References and bibliography
Crum, W. E. “Bricks as Birth-Stool.” The Journal of Egyptian Archaeology 28 (1942): 69.
Ellicott, C. J. A New Testament Commentary for English Readers. London: Cassell and Co, 1897.
Preininger Svobodová, M. Sexually liminal periods in the Lives of Ancient Egyptian Women, Master thesis, 2016.
Régen, I. “When a Book of the Dead text does not match archaeology: The case of the protective magical bricks (BD 151)”. BMSAES 15 (2010): 267–78.
Roth, A., and C. Roehrig. “Magical Bricks and the Bricks of Birth.”Journal of Egyptian Archaeology 88 (2002): 121–139.
Stegemann, V. Die koptischen Zaubertexte der Sammlung Papyrus Erzherzog Rainer in Wien. Sitzungsberichte der Heidelberger Akademie der Wissenschaften. Philosophisch-historische Klasse, 1933-34 n°1. Heidelberg: Carl Winters Universitätsbuchhandlung, 1934, pp. 23–24 and p. 58, no. XXXV (101).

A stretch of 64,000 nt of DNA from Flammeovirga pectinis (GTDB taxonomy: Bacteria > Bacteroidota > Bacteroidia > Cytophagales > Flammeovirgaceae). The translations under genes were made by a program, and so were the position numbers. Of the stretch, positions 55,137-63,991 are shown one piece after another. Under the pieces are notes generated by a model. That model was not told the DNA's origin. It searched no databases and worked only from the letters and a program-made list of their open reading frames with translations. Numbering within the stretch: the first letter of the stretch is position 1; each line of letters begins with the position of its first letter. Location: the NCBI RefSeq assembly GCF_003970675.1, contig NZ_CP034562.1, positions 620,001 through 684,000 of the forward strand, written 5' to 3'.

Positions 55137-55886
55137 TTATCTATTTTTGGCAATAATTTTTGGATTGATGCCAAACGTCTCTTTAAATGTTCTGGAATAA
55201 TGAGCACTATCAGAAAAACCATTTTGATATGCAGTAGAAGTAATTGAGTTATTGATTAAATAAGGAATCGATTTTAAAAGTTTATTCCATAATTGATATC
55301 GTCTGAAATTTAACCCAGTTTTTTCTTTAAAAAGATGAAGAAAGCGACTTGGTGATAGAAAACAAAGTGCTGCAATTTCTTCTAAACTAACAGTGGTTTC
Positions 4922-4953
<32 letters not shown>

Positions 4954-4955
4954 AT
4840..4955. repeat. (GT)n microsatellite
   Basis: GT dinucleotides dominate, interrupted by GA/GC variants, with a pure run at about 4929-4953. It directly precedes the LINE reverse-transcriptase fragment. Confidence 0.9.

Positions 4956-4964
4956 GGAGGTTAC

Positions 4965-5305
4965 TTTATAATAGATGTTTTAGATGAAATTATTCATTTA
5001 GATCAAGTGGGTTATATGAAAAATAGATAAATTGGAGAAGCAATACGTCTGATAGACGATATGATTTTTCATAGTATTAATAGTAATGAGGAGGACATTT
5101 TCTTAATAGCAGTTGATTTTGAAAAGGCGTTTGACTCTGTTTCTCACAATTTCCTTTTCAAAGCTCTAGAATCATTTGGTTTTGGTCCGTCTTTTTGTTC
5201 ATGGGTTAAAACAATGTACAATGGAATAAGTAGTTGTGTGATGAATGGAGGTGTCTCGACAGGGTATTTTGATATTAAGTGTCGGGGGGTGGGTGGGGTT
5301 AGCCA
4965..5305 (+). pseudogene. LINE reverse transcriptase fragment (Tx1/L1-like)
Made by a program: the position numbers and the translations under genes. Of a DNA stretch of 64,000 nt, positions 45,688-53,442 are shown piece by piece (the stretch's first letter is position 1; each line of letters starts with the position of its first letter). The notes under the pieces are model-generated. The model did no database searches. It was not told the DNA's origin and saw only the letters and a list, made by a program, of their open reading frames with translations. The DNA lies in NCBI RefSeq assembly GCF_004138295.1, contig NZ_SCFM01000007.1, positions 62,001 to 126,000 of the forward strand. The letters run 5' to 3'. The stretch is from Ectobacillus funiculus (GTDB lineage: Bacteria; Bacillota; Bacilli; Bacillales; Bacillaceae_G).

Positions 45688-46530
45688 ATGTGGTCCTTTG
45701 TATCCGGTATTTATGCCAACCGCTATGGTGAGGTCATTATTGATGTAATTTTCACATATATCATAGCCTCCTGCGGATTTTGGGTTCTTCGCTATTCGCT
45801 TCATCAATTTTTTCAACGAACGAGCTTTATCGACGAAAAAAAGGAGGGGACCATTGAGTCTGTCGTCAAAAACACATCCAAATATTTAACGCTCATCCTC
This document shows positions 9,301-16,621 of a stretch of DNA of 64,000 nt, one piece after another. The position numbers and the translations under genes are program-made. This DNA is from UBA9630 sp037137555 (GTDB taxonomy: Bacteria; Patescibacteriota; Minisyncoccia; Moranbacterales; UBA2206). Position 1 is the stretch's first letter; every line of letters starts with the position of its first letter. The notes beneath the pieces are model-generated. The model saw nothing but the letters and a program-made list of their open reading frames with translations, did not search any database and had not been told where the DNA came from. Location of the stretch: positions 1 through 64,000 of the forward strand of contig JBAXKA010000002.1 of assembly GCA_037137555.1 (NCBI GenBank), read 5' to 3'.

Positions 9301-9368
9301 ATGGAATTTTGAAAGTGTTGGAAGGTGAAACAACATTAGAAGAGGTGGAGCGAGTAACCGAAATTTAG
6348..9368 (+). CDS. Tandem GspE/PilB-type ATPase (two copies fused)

Strouhal, E., Vachala, B., Vymazalová, H., The Medicine of the Ancient Egyptians. Surgery, Gynecology, Obstetrics, and Pediatrics, vol. 1, Cairo – New York: The American University in Cairo University Press, 2014.
Till, W. “Zu den Wiener koptischen Zaubertexten.” Orientalia 4 (1935): 195–221, p. 213, no. XXXV.
Wegner, J. “A Decorated Birth Brick from South Abydos. New Evidence on Childbirth and Birth Magic in the Middle Kingdom” in D. P. Silverman, W. K. Simpson, J. Wegner (eds.), Archaism and Innovation. Studies in the Culture of Middle Kingdom Egypt, New Haven: Department of Near Eastern Languages and Civilisations, Yale University; Philadelphia: University of Pennsylvania Museum of Archaeology and Anthropology, 2009, p. 447–496.